Farmers For Action has pulled out from the SOS Dairy coalition, saying a more hardline approach is needed in the fight for fairer milk prices.
Farmers For Action chairman David Handley announced the decision to coalition members during a meeting at Stoneleigh on Tuesday (23 April).
Formed last year, the coalition brought together Farmers For Action, the NFU, NFU Cymru, NFU Scotland, the Royal Association of British Dairy Farmers and the Tenant Farmers’ Association.
It successfully reversed cuts in the farmgate milk price cuts and campaigned for a voluntary code of practice aimed at ensuring a fair relationship between farmers and milk buyers.
But recent talk of further milk price cuts has seen members of Farmers For Action return to protests outside supermarket depots during the past fortnight.
The latest protests have not been supported by the NFU.
Mr Handley said he was also uneasy over the coalition’s “lenient” approach towards the dairy code of conduct, accusing milk buyers of cherry-picking which parts of the code they implement.
“We feel we have run our course within the coalition,” Mr Handley told Farmers Weekly.
Farmers For Action would continue to work with other coalition members, but felt it was better to do so outside the coalition, rather than as a member itself, he said.
“We feel the coalition is inhibiting Farmers For Action – if we are not going to get any help from the NFU, then we might as well go back to the way we were before,” said Mr Handley.
“We certainly feel at the moment that this industry is not being pushed hard enough.”
Over the past two weeks, dairy farmers under the Farmers For Action banner have targeted supermarket depots in Cheshire, Derbyshire and West Yorkshire.
The protests were sparked after dairy cooperative First Milk suggested it would have to reduce farmgate milk prices unless retailers paid more for cheese.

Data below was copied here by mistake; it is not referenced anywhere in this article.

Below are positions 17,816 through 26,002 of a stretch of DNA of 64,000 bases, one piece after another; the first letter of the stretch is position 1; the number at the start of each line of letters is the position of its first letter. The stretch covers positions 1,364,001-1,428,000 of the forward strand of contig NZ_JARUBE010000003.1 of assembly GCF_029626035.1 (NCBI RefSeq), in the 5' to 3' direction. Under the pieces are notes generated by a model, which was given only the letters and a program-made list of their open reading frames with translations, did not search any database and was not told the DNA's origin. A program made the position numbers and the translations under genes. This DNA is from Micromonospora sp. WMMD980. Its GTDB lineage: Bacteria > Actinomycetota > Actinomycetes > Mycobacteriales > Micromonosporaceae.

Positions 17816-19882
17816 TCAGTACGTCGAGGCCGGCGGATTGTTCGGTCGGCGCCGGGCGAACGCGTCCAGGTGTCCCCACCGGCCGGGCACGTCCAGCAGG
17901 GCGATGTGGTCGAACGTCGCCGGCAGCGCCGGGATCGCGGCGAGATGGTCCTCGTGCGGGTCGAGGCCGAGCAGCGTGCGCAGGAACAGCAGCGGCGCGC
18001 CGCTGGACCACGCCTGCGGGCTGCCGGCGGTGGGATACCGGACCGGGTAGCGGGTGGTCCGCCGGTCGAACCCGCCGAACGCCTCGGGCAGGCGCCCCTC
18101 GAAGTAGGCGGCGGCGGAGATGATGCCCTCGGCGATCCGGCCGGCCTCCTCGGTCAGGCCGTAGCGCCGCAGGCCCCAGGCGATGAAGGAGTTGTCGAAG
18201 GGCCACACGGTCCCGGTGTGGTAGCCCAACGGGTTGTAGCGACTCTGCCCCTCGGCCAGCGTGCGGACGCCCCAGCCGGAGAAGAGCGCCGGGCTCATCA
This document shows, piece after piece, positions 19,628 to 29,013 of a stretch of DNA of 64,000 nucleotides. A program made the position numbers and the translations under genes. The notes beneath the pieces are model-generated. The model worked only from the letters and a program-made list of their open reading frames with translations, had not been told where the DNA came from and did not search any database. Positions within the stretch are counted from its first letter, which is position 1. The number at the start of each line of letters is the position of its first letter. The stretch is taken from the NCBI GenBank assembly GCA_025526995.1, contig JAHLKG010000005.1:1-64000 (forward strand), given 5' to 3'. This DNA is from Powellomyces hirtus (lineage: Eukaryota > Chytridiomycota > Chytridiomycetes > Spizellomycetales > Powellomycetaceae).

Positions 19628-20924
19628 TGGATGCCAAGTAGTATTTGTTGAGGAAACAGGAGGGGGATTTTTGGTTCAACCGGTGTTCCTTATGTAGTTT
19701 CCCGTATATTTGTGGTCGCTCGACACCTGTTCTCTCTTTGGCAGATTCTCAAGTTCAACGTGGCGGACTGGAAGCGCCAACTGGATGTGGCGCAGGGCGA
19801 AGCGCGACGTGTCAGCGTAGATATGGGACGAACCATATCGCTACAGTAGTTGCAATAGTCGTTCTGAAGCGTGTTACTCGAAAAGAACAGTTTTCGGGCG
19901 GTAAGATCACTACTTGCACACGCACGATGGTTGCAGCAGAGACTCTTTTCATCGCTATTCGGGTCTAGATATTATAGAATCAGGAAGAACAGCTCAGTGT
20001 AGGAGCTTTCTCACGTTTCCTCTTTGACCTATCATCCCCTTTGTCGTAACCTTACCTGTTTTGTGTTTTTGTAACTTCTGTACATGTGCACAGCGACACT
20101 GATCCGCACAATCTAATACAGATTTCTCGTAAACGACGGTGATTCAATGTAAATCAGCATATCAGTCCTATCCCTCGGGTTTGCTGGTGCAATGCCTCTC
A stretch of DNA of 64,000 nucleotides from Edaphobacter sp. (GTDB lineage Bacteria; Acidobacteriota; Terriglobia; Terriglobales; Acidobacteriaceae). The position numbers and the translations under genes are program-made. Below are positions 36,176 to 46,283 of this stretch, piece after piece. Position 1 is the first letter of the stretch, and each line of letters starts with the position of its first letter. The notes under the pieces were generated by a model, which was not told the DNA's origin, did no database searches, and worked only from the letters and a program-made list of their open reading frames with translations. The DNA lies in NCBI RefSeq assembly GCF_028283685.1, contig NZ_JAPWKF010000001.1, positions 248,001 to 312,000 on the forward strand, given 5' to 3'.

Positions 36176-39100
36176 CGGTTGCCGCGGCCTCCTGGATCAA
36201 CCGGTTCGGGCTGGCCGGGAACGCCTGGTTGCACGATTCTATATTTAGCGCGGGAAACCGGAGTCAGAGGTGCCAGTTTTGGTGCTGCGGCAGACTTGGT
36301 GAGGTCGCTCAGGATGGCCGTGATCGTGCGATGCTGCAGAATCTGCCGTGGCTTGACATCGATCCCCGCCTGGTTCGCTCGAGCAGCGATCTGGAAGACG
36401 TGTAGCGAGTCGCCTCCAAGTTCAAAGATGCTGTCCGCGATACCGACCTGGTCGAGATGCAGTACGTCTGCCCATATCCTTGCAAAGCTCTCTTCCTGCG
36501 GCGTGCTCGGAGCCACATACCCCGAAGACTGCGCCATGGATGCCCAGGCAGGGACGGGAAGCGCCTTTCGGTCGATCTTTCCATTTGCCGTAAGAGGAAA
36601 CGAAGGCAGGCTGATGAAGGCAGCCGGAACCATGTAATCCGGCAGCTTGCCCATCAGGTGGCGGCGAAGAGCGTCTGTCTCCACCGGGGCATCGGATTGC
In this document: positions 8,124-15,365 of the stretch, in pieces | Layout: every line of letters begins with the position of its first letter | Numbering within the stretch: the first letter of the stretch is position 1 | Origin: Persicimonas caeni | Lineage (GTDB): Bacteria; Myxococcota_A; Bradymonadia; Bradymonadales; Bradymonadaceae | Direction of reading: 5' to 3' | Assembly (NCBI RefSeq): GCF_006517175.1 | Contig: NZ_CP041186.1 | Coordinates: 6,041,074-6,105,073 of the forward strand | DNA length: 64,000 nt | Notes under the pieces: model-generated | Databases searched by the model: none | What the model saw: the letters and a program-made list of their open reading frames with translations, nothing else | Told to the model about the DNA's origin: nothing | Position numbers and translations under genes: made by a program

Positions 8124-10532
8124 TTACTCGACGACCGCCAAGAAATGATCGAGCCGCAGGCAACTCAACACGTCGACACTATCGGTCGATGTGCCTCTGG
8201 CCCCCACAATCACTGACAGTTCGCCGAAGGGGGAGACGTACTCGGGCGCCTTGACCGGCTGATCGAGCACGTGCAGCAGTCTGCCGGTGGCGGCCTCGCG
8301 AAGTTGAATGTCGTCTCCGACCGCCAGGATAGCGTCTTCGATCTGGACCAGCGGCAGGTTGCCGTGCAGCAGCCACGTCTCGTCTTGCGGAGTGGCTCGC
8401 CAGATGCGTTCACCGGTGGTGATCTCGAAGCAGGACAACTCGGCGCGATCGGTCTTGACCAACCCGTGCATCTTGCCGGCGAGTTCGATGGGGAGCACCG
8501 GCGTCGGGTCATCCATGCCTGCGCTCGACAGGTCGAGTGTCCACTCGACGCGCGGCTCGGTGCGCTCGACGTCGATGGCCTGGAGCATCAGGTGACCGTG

This week, processors Dairy Crest and Arla Milk Link announced milk price increases for their farmer suppliers. But First Milk has yet to follow suit.
A First Milk spokesman said the company had held “positive discussions” with Asda, Morrisons and the Co-operative about returns from cheese.
“We have follow-up meetings planned later this week with all our major customers,” he said.
NFU president Peter Kendall said he was disappointed by the Farmers For Action decision to withdraw from the coalition.
“We regret that they have decided to go their separate way,” Mr Kendall said.
“The industry demonstrated last summer and autumn just how effective it could be when it does speak with one voice,” he added.
The coalition was determined to continue pursuing the voluntary code. Uptake of the code had so far been reasonable and the coalition wanted to ensure it was fully adopted, said Mr Kendall.
“We think this is a starting point to having a clearer and more transparent marketplace that works and delivers for farmers. We are not in any way backing away from the voluntary code.”
On protests, Mr Kendall said the NFU had been first to get farmers and their families outside supermarkets last year with leaflets showing which retailers were doing a good and bad job.
“It had remarkably speedy consequences – it broke the dam last summer because we shamed those supermarkets that weren’t looking after their dairy farmers properly.”
The NFU had also organised last year’s SOS Dairy summit that brought more than 2,500 farmers to central London at the height of the campaign, said Mr Kendall.
“I understand that people don’t always see the work that the NFU does, but I think on this issue we’ve been right up there and we remain determined to keep working with the coalition to ensure that the dairy market works effectively.”